I have thought a lot about the place indigenous languages should occupy in the education systems in Africa. The answer is of course not going to be straightforward nor uniform across the continent but it is worth giving it some thought.
I had the privilege to study in my own native language, French, and from a very young age, I was made aware that this was indeed a chance not everybody was given. Here is what Abdulaye Bah from Guinea (Konakry) went through:
In primary school during the colonial era, it was forbidden to speak one’s mother tongue. In Pita, Guinea, where I attended primary school, as soon as we had grasped a certain level of French, if the teacher heard one of the children speaking his language in the morning, he would hand him what was known as the token. The first child then had to hand it to someone he had caught doing the same. At the end of the school day, the teacher would ask the first kid he had given the token to, who was the second student to get it and this person would in turn name the next, this until the last student who was supposed to have the token. The teacher would thus identify all those who had spoken their mother tongue. He would then split us into two groups and order us to slap each other. If one of us was a bit reluctant, the teacher would take over by slapping the child who was considered too soft.
[original post in French by Abdulaye Bah, translation by Marie-Laure Le Guen]
My grand-parents told me the very same story (among other humiliations) about their school days in a remote village of north-western France in the 1930s where Breton was the then dominant language but classes were carried out entirely in French.
This type of ‘educational’ methods unfortunately didn’t disappear after African countries gained independence, as testified by Mohamed’s school experiences in Kenya in the 1990s:
I was in this boarding school where you got caned and/or wore a dunce sign for speaking anything other than English 6days>>
>>>or Swahili the remaining day. And a primary school at that.
They fancied themselves to be a posh ‘English’ sch of sorts. Too bad it was in the Dickens mold.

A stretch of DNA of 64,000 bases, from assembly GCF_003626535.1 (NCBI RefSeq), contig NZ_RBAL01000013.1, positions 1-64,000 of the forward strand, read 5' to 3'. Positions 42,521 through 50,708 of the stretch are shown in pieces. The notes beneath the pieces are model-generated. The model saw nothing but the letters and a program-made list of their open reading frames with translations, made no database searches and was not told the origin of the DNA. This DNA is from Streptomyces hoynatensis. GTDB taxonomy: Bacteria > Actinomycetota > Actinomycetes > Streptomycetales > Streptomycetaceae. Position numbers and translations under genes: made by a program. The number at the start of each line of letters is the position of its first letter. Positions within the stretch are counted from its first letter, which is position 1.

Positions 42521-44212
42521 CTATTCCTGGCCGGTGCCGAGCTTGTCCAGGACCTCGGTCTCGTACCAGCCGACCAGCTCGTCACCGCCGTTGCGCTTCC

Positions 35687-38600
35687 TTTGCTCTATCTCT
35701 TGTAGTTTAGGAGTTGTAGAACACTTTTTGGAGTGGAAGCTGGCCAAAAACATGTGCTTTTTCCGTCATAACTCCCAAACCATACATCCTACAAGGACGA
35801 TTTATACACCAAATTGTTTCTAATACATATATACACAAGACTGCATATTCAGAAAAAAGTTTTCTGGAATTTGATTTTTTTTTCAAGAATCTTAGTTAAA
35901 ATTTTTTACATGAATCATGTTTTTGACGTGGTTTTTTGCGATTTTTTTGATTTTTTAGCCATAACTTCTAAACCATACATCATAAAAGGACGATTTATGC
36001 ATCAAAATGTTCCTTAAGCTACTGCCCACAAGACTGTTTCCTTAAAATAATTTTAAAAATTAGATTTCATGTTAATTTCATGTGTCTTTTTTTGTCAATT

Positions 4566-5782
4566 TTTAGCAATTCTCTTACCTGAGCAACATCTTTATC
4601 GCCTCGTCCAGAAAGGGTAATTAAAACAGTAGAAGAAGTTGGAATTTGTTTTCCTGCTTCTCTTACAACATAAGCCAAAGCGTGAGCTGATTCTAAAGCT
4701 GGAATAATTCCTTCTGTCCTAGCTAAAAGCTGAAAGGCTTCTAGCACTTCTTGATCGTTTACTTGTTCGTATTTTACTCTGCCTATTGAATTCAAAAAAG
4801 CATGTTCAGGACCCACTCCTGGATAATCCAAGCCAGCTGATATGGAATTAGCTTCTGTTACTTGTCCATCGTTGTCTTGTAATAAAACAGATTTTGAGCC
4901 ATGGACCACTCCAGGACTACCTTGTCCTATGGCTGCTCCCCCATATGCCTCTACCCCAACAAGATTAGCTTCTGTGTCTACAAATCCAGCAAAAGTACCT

Like I mentioned on Twitter, my boarding school (primary) barred us from speaking anything other than English 6 days/week and Swahili the other day (the latter aimed at ‘preserving our national language’) and students who deviated from the above wore a dunce sign and/or were spanked at the end of the day.
Other schools had an emphasis on English too, though they were not as strict. Speaking vernacular languages was heavily frowned upon, viewed as ‘backwards’ and divisive.
In Nigeria, the situation does not seem to differ much according to @baroka:
Yes, there were penalties. This was in primary school. Most private schools have negative attitude to native language use.
Corporal punishment. Sometimes, little fines.
As I was talking to a number of people in my circles, some surprising and rather encouraging testimonies came up, which again pointed to the fact that the reality is far from uniform from one school to the next:
Edna from Kenya[sent to me on Facebook]
-) my school mates had an open minded approach we loved Gujarati being in a predominantly Indian school we were exposed to that we had to say a prayer every friday in Gujarati
@fowora there were no rules abt langs at recess and many spoke their native lang. Attitude determined at home tho
Many governments have encouraged the teaching of indigenous languages to some level, some going as far as offering an African language as the medium of instruction in the first years of primary school.
The case for teaching indigenous languages in school, especially using them as the medium of instruction, does however raise some concerns. For instance, which language is appropriate in a linguistically diverse area? And what of students who come from a different background and have to catch up with the local programme?
Rosemary from Nigeria tells us how her cousins were disadvantaged in school when they returned from the UK without a sufficient knowledge of Yoruba:
My Yoruba cousins left UK for Bauchi, where all pry sch learning was done in Hausa till year 3/4 so my cousin skipped 3yrs
A lot of these very complex questions are left voluntarily open. I would love to hear from you, the readers, and know what your ideal language policy would be like and how you think we can improve attitudes towards African languages in school.